Perry’s Steakhouse Comes to Town

If you don’t mind clambering up to a seat at a high banquette (somehow designers never seem to get these things proportionally correct; it’s really annoying not to have one’s feet touch terra firma — or something firma — when seated) and have a tolerance for an often-exuberant pianist/vocalist, then a seat in Perry’s bar is a good option indeed. Especially if you have assumed that reservations should hardly be necessary early on a mid-week evening. But even more especially if you prefer the bar’s views (the assumed reason for the high banquettes) and action to the more conventional inner sanctum. Besides, if you arrive before 6:30, there are some very attractive happy hour specials that somehow seem more appropriate barside. That’s my excuse, and I’m sticking to it. Clearly, however, either good times are here again or Perry’s has touched a chord — or both: a full house at a place where specials can breach the $50 level is impressive. Service is certainly impressive for starters. And if our knowledgeable waiter did try to sell us a $130 bottle of wine right off the bat, it was recognized as being a good one, so no offense. (Some, in fact, might even be flattered to be considered a target for such extravagance; we, on the other hand, were thus forced to make thoughtful choices at half that price—which the wine list allows one to do with ease.)

Though we were also told about the aquaculture that allows Perry’s to offer a turtle soup, we passed on that as well—only to later have a knowledgeable diner-about-town proclaim that he would go back to Perry’s for that alone, side glass of sherry figuring prominently into the equation. We did, however, fall for the signature fried asparagus topped with the jumbo lump crab that adds a touch of luxe to several dishes on the menu. This is the kind of dish that strikes me as having been designed by a focus group looking for a slightly different way to do a steakhouse classic. The crumb-coated spears are competently done, and there’s just enough buttery crab. However, bells are more likely to go off for the scallops wrapped in applewood-smoked bacon and served with a beurre blanc sauce that just happened to help out the asparagus as well. While awaiting our appetizers, we availed ourselves of another gimmick, but one that nevertheless works: the three-for-$12 cocktail sampler wherein small pours of any three of the bar’s cocktails can be explored. Though the three of us each had different favorites, the Elderflower 75, the Glemno Ginger Blossom and the Juniper Grapefruit were all creative, competently done and an example of taking the steakhouse experience one step further.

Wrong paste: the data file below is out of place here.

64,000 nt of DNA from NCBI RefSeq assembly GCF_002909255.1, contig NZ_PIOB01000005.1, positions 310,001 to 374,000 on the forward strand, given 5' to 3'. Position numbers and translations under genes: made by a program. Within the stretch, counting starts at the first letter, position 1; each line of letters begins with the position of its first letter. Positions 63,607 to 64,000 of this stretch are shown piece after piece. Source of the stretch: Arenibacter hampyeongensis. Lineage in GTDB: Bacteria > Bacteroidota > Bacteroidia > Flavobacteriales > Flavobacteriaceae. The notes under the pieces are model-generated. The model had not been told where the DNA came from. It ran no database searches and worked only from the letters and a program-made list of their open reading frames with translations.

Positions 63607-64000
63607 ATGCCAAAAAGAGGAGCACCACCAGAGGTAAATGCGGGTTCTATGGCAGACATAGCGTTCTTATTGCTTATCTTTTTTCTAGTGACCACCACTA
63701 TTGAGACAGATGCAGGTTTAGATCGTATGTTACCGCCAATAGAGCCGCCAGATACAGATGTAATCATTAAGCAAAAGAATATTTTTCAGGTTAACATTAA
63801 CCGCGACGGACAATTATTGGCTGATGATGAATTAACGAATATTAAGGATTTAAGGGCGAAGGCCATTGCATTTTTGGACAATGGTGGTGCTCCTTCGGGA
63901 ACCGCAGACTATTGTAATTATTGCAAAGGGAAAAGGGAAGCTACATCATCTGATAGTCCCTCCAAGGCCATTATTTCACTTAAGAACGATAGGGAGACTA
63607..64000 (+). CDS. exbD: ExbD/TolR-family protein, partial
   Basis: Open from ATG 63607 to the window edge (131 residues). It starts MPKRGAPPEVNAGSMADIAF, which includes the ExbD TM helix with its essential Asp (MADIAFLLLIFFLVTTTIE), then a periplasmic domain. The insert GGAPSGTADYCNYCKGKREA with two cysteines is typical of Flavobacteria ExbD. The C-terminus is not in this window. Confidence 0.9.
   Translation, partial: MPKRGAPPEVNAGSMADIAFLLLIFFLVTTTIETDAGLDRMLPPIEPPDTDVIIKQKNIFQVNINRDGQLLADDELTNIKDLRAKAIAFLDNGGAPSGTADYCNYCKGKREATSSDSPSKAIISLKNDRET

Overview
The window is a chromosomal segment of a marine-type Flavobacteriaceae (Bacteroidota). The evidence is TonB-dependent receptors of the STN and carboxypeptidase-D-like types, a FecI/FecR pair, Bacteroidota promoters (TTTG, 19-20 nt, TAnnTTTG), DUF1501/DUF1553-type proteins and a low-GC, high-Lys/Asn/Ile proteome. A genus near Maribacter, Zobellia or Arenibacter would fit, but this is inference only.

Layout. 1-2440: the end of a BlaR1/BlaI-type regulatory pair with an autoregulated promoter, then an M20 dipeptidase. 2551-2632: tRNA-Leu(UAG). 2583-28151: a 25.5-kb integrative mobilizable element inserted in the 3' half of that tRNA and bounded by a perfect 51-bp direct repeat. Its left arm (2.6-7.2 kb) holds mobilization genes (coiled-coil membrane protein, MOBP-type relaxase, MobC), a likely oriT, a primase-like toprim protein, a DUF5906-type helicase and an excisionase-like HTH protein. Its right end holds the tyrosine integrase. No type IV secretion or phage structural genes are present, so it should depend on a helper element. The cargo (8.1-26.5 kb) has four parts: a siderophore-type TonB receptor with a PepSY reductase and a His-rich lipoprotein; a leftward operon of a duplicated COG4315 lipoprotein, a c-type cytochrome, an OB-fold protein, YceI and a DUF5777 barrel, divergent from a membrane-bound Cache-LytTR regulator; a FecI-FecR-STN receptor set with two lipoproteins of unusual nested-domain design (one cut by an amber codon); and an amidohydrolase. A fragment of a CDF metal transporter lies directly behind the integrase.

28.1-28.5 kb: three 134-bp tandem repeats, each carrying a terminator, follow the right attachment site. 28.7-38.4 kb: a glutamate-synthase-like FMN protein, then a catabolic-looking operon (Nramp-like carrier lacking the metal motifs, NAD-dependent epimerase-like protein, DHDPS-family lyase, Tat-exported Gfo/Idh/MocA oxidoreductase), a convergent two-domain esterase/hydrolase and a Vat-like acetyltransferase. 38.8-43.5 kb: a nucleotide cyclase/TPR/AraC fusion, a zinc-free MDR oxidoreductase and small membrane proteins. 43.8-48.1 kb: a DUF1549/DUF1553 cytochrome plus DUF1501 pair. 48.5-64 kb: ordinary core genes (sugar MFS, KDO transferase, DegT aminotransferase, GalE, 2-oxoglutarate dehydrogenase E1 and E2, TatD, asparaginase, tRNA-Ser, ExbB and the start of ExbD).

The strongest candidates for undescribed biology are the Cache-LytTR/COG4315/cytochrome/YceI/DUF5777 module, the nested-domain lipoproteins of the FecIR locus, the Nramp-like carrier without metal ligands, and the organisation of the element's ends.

It’s tempting to call Perry’s Famous Pork Chop (carved tableside) a gimmick, too; it’s enormous, and the lengthy process of curing, roasting, slow-smoking and caramelizing—not to mention the carving—truly sounds over-the-top. But then it’s served, expertly portioned into back ribs, tenderloin and something called the “eyelash.” (Yes, new to me, too.) Each part has its own special flavor and texture, but the result is pork in a new light. At a relatively inexpensive $29.95, and meant to be shared (plus taken home when resolve weakens), this chop stands out as a singular experience. (At lunch, served only on Fridays, a smaller cut weighs in at a bargain-basement $17.95.) The house-made applesauce that accompanies the colossal cut is inevitably a yawner, but at least it doesn’t detract.

It’s reasonable to assume that we could all go home now, forgetting about beef altogether—but that would be a mistake, at least on the evidence of the Prime, bone-in cowboy ribeye ($42.95). There’s no sizzle (though there is garlic-herb butter), but this 22-ounce beauty (also helpfully sliced and relieved of its bone tableside) is simply one of the best in this town or anywhere. I’d suggest trying to hit that sweet spot between rare and medium rare on this one, the better to emphasize the earthy, beefy flavor. And, yes, that $130 bottle of cabernet (the waiter’s favorite grape) would have been great as a companion, but we were not at all unhappy with our $60, high-altitude malbec from Argentina’s Colomé. Argentina is beef country, after all. Note that all the expected cuts, including a Chateaubriand for two and double-cut lamb chops, are available and that several fish, along with lobster tail, are also listed.

It’s a steakhouse truism that there will be creamed spinach), a baked potato and jumbo steamed asparagus as sides. (Here they’re called “Entrée Complements” and cost from $6.95 to $8.95.) But some relief from the tedium is provided by a sweet but very good butternut squash purée topped with panko crumbs and a truly complementary dish of roasted, sherried mushrooms. The really rebellious could even opt for broccolini. We would probably pass on roasted, creamed corn.

Dessert makes no sense after all of this. Remember, you’re taking home pork.

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